The other books he gave us were Tales of Yue – a surreal series of adventures about a furry kung fu master on a journey of discovery which are told in a very simple cartoony style that is delightfully daft and weird. And there was also CSI-A-Saurus, a comic/colouring book about a dinosaur detective which is a great idea and comes complete with some pencils which my kids love!
Monkey Nuts (Etherington Brothers)
This brilliantly bonkers tale about a monkey and a robot fighting off evil monsters with the help of a talking coconut, is one of those perfect examples of high concept cartoon story-telling at it’s very best. Originally published in the pages of The Phoenix (and with a new volume coming later this year) the adventures of Sid, Rivet and Chief Tuft are moved along thanks to a McGuffin about an all powerful monster magnet triggered by an evil dragon called Lord Terra who thinks Sid and Rivet are the only way to stop his evil scheme. As a result, this means there is an endless supply of weird and wonderful creatures attacking the Isla De Monstera that our heroes have to stop and also allows the high energy story-telling of the Etheringtons to really run riot. It’s like the best Saturday morning cartoon you’ve ever watched, mixed with the sharp wit and exuberance of Gosciny and Uderzo’s Asterisk books – all rendered with a slick modern polish to it. As such, Monkey Nuts is up there with Luke Pearson’s Hilda books as one of our absolute favourite all ages comics (along with the Etherington’s outstanding Long Gone Don which we also picked up) and is a perfect example of how much fun comic books can be for kids of all shapes and sizes. We challenge you to read this and not have a smile on your face with every panel!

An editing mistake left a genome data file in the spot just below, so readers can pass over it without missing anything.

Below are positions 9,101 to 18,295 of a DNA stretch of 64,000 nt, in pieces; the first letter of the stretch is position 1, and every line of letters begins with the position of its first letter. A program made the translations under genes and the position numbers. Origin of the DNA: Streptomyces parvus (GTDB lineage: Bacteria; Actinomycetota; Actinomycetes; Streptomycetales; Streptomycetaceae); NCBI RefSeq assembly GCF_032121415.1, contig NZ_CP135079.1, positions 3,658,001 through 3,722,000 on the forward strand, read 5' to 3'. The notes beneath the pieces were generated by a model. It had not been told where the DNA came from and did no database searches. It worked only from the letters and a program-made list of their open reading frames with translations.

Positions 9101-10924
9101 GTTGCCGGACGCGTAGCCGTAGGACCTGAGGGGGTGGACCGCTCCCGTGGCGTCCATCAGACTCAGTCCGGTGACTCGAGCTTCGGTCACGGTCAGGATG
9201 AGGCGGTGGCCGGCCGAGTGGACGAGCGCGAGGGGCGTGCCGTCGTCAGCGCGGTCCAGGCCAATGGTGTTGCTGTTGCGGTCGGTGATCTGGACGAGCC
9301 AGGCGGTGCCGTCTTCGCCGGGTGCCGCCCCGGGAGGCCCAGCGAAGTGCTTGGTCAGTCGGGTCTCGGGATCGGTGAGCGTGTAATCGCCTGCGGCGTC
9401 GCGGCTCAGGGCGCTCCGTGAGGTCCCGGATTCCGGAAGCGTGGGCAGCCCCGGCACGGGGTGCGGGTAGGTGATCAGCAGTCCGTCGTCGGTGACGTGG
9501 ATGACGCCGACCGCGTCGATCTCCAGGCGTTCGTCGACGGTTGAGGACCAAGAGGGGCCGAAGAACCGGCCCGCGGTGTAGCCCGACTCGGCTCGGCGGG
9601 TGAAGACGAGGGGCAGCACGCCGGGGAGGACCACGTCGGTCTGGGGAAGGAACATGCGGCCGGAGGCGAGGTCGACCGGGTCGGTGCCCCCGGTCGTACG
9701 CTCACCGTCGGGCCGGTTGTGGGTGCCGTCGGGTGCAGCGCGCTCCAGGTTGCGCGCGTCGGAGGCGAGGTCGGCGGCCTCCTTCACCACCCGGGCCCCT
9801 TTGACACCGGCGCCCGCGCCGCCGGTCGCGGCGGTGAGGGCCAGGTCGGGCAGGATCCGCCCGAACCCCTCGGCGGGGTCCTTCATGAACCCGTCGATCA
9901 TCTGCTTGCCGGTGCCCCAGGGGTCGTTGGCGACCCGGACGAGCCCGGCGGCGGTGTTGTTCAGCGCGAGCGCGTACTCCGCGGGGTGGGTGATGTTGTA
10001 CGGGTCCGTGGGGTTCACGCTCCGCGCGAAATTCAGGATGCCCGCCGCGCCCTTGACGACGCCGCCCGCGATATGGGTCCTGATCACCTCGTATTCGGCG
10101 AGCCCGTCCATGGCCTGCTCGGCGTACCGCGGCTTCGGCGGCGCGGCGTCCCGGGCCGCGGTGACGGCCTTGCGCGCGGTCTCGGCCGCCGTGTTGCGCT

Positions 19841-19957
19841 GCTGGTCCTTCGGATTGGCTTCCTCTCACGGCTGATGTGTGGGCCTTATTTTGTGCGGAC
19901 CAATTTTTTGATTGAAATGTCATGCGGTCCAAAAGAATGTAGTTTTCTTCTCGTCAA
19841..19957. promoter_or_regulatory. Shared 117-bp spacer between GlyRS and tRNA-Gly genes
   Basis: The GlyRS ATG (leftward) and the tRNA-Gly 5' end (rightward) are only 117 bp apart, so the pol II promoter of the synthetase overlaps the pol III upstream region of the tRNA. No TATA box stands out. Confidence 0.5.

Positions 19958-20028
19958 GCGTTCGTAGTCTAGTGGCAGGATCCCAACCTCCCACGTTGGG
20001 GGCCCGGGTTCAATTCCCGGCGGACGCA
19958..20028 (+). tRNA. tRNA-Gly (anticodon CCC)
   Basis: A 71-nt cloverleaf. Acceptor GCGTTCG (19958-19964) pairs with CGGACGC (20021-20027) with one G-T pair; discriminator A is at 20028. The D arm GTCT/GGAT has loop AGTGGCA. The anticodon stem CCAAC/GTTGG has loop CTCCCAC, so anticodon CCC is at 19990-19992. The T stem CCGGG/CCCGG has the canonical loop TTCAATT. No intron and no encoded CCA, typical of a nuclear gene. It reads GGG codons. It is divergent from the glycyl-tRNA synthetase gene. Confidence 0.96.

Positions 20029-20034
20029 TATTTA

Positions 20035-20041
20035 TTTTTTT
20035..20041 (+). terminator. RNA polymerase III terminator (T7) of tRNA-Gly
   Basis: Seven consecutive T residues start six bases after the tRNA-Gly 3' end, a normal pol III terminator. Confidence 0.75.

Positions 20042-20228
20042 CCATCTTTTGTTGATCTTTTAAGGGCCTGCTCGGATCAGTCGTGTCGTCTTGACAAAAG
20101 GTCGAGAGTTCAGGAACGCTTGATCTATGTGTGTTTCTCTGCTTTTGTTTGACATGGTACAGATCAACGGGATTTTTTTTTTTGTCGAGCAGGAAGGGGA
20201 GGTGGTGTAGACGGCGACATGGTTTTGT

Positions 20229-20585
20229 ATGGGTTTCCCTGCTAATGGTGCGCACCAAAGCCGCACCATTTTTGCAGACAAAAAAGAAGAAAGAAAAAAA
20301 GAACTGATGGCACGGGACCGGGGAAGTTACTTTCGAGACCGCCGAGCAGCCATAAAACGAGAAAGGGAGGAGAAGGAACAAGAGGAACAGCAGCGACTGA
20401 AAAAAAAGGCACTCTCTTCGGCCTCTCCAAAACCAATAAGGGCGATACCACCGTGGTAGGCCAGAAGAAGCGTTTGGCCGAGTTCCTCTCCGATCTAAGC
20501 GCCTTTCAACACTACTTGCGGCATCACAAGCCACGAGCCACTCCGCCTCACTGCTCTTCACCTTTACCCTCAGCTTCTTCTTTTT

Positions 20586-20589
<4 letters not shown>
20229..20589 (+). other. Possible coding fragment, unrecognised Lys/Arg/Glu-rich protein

I Am Fire (Rachael Smith)
Having loved Rachael Smith’s Artificial Flowers last year, we thought we really should catch up with the adventures of Chris the pyromaniac before he becomes the brother of House Party’s Siobhan. Back in I Am Fire, Chris is just a troubled youth who spends his week of work experience with a fire prevention group. So when Chris and his mentor visit a local department store where super lazy Jenny is working in the knitwear department, the two strike up an unlikely friendship after things start to heat up (literally) during a fire drill. It’s a fairly straight forward story and although it doesn’t have some of the depth or range of Smith’s more recent work, it is still packed with the kind of quirky, charming characters and snappy, witty dialogue that have become her hallmark – Jenny is delightfully obnoxious, while Chris skates a perfect line between sinister and stroppy and Leicester’s best fireman is a character you can’t forget in a hurry. So if you loved Artificial Flowers or the Rabbit and you can’t wait for her next full length story, then you really should pick this up the next time you see her at a Con before it goes up in smoke!
Author: Alex Thomas
Alex Thomas is the Editor and founder of PIpedream Comics. He grew up reading comics in the 90s, so even though he loves all things indie and small press, he is easily distracted by a hologram cover.